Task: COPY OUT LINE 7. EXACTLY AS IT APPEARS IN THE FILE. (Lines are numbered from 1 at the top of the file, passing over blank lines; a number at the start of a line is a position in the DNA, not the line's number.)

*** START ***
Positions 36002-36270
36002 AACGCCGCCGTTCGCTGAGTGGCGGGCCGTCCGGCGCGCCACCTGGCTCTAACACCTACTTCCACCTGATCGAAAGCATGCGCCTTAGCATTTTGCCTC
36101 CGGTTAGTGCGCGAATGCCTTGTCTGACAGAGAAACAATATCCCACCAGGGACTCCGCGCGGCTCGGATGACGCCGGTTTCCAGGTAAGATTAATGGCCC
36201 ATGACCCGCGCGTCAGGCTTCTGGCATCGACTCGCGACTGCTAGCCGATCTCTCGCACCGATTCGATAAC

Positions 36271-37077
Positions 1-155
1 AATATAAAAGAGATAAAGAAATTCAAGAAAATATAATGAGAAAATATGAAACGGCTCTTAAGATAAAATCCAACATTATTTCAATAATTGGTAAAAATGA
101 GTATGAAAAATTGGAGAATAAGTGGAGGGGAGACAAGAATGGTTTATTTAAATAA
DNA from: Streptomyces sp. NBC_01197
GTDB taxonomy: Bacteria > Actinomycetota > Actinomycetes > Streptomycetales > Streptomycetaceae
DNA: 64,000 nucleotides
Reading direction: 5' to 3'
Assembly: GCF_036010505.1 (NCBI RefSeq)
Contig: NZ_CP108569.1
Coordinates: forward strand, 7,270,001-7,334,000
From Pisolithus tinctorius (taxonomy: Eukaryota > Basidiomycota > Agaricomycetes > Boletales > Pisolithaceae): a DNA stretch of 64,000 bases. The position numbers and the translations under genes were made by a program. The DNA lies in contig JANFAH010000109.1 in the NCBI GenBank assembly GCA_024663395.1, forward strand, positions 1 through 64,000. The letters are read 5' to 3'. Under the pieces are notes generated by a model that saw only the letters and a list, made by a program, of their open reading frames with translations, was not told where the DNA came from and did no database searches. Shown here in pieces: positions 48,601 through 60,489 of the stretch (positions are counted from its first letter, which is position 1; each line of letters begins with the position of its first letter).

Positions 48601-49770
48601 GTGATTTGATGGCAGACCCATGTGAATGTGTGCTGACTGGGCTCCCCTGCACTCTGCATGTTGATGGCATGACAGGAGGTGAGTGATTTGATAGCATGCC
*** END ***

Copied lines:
1 AATATAAAAGAGATAAAGAAATTCAAGAAAATATAATGAGAAAATATGAAACGGCTCTTAAGATAAAATCCAACATTATTTCAATAATTGGTAAAAATGA